HUANG: Those larvae grow into hungry mosquitoes of the Aedes aegypti species that infect people with dengue when they bite. In some cases, dengue fever can feel like the flu. In severe cases, it can cause blood vessels to leak and organs to fail. More than 1,300 people have died from dengue in Latin America this year. But mosquito weather is only one reason for the surge. Mauricio Nogueira is a virologist in Sao Paolo, Brazil.

MAURICIO NOGUEIRA: Every outbreak that we have has becoming bigger than the last one.

HUANG: He says it could be that the virus is mutating to become more infectious or because more people are packed into cities, which also makes it easier for mosquitoes to spread dengue. But dengue outbreaks come in cycles, too.

NOGUEIRA: Every three or four years, you have a surge of dengue cases.

HUANG: Nogueira says that people who recover from dengue are immune to it for a couple of years. So after big outbreaks, there's a time of herd immunity, where there's enough people who just had dengue to protect those that haven't. So weather, outbreak cycles, and another reason for this year's explosion is a different virus, Zika. Gabriela Paz-Bailey, epidemiologist at the Center for Disease Control's Dengue Branch in Puerto Rico, says rates of dengue have been super low since the Zika virus swept through in 2016.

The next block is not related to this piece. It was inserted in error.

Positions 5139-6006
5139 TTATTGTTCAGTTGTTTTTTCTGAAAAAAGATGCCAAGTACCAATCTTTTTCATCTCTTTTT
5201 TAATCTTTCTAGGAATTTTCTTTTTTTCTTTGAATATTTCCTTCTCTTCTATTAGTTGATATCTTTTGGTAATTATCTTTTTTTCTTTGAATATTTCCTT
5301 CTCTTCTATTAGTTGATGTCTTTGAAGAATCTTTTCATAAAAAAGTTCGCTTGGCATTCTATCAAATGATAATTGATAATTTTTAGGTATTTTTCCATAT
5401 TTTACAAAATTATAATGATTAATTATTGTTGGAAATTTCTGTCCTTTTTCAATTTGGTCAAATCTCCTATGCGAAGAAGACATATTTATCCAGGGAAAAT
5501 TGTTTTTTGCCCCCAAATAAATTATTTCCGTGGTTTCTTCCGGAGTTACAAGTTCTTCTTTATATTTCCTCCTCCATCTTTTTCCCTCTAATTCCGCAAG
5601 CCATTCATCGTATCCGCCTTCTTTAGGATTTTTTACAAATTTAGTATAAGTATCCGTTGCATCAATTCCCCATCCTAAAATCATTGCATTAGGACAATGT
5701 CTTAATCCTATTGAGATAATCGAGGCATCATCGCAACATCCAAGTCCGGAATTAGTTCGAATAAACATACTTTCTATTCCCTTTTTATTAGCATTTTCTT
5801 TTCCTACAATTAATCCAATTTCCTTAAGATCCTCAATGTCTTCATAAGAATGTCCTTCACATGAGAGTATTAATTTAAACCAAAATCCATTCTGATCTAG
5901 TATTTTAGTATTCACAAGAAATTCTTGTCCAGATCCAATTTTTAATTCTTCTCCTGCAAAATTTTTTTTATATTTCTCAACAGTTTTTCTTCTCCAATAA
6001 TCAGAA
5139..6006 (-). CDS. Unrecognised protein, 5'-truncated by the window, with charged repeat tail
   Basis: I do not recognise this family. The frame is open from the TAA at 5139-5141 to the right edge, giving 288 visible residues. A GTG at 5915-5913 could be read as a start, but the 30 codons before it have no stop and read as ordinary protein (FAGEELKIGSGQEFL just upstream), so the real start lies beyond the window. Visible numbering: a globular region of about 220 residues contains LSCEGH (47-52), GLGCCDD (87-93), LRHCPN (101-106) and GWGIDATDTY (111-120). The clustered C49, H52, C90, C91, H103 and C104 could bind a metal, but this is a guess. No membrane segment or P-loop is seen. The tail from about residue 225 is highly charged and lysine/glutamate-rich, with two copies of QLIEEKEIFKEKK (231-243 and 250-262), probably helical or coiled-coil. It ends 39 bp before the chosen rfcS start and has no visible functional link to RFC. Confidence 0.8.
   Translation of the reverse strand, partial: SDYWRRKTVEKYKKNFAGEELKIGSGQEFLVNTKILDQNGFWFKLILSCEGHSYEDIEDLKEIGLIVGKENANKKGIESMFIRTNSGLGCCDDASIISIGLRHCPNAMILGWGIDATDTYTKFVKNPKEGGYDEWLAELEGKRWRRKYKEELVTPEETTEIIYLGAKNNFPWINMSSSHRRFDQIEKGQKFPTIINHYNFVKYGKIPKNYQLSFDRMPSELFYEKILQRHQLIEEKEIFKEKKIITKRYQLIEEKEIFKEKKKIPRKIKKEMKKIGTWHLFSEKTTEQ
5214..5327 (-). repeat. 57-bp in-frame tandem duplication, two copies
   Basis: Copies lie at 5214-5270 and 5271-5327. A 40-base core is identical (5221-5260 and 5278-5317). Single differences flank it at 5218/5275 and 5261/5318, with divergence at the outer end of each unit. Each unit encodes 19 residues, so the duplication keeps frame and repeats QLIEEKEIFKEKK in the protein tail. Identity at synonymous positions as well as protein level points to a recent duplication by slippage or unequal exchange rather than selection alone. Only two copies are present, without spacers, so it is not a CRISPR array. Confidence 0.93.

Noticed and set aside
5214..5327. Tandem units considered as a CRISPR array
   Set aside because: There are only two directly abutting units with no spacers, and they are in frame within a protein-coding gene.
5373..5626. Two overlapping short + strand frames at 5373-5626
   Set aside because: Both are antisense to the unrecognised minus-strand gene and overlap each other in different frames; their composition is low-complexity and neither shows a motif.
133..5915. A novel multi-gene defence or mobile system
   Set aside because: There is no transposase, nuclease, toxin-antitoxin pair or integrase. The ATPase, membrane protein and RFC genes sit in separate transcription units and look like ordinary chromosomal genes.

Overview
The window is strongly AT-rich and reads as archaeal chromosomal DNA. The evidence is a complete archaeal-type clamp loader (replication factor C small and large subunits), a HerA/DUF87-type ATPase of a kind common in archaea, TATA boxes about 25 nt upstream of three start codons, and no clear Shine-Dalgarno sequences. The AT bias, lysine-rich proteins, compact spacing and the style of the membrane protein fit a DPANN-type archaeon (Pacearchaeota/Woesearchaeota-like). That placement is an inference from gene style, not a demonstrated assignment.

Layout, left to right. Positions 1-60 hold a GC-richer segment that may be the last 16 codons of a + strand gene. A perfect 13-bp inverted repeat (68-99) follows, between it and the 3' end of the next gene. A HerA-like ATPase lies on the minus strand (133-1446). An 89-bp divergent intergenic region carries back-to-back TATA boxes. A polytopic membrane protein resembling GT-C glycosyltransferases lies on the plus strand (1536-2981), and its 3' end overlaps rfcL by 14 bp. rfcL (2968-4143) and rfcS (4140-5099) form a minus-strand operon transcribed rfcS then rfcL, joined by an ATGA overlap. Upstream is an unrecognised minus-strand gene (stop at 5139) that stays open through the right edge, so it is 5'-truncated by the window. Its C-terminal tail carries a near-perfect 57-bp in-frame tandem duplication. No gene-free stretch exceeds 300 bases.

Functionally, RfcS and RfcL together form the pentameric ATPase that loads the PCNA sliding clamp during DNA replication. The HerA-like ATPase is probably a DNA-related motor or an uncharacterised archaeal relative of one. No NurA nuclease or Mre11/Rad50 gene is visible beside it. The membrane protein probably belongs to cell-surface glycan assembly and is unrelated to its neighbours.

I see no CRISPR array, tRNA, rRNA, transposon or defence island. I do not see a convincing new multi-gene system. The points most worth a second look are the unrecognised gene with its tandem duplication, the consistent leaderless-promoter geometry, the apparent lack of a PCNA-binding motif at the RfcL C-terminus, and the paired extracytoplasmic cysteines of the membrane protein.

GABRIELA PAZ-BAILEY: Zika and dengue are closely related viruses, so it is possible that the Zika outbreak in the Americas provided some short-term protection against dengue.

HUANG: Researchers think the antibodies the immune system's created to fight Zika protect against dengue. But this immune system response is a temporary effect that fades after a few years, which may have primed this year for a big dengue surge. Around the world, nearly 4 billion people are at risk of getting dengue, and climate change and increased air travel means that risk is growing. Researchers are working on better vaccines and ways to hack mosquitoes to control the spread.

Pien Huang, NPR News. Transcript provided by NPR, Copyright NPR.